The Official Journal of the Ensign Trust, London





Strange as it may  seem, it was  the  enemies of ancient  Britain who wrote at length with candour the most faithful description of the early Britons, showing that they possessed an admirable culture, a religion, and an epochal history that extended far beyond  that of  Rome. Modern writers also confirm their testimony.

E.O. Gordon, in Prehistoric London, states that the city of London  (Llandn.) was founded two hundred and seventy years before Rome, in 1020 B.C.

The famed British archaeologist, Sir Flinders Petrie, discovered, at Old Gaza gold ornaments and enamel ware of Celtic origin, dated 1500 B.C., and in reverse found Egyptian beads at Stonehenge.

The art of enamelling is early identified with Britain as is the production of tin. The ancient Briton was the inventor of enamelling. He was so perfect in this craft that relics reposing in the British Museum, and the Glastonbury Museum, such  as the famous Glastonbury bowl (over a thousand years old), and the beautiful Desborough mirror are as perfect as the day they were made. They are magnificent examples of ‘La Tene’ art, as the Celtices named, their  geometric beauty  and excellence being  beyond the   abililty of modern craftsmen to duplicate.

In Early Britain, by Jacquetta. Hawkes, .. we read: “These Yorkshire Celts, beyond all other groups, seem to have been responsible for establishing  the tradition of La Tene art…. Nearly all the finest pieces are luxuries reflecting the taste of warriors who  enjoyed  personal magnificence and the trapping out of their wives and horses.  Brooches to fasten the Celtic cloak, bracelets, necklaces, pins, hand mirrors, harness fittings, bits and horse armour,  helmets,  sword  scabbards and shields were among the chief vehicles of La Tene art. They show on the one  hand strong plastic modelling,  and on the other decorative design incise, in low relief, or picked out in coloured  enamel. Both plastically and in the flat the  Celtic work  shows  an  extraordinary assurance, often a kind of wild delicacy, far surpassing its Greek prototypes. In  these the  finest  artists achieved a marvellous control of balanced symmetry in the design and equally in its related spaces.”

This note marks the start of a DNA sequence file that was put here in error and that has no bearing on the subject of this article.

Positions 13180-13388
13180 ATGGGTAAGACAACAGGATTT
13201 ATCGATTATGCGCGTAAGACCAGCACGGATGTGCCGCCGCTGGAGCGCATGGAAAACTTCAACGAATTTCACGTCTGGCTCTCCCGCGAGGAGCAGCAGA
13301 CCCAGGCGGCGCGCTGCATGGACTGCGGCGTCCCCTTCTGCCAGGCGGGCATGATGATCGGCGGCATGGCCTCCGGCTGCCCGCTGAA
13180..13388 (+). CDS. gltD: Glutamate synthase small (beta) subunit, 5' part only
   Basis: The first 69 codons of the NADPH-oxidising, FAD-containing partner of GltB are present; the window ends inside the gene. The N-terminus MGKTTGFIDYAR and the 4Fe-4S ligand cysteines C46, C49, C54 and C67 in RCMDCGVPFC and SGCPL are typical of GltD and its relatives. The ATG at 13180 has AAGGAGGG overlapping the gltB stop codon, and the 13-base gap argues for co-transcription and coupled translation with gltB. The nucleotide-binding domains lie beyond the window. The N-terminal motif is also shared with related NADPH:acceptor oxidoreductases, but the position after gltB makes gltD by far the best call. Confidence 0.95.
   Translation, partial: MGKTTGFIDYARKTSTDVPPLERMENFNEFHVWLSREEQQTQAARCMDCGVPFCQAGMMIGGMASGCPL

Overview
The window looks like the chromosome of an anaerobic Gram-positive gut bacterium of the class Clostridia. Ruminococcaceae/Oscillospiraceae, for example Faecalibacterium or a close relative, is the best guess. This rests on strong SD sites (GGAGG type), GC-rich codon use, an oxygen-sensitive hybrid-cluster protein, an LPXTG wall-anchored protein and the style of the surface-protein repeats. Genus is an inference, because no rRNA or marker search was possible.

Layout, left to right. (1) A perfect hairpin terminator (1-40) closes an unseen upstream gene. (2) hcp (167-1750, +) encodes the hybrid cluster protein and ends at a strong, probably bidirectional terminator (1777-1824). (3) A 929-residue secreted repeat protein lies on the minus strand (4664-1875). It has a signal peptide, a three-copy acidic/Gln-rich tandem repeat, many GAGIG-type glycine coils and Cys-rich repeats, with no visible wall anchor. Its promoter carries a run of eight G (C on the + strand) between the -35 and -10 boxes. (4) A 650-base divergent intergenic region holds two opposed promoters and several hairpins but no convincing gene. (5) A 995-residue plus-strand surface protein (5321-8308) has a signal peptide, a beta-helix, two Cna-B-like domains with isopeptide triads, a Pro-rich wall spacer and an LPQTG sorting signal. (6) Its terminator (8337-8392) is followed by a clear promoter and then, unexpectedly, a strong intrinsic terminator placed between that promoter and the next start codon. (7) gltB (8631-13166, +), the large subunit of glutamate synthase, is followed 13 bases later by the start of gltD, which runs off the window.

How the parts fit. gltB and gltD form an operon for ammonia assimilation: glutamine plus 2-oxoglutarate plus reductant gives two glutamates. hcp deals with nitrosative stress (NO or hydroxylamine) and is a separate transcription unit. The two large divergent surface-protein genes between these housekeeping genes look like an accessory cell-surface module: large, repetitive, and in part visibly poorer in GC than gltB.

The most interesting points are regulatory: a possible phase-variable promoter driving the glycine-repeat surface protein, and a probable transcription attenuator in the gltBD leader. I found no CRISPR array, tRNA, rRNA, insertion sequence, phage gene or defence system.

S.E. Winbold, in Britain B.C.: writes: “The Celtic curvilinear art, circa 300 B.C. and of which the famous Glastonbury bowl is a good example, reached its zenith development in Britain.”

Roman testimony states  that captive Britons taught the Romans the craft of enamelling.

Herodotus, father of profane history circa 450 B.C., wrote  of the British Isles and  its people, under the name of Cassiterides, remarking on their talent in the metal industry.

Julius Caesar, following his campaign in Britain, 55 B.C., wrote with admiration of their culture, their sterling character, ingenuity and craftsmanship.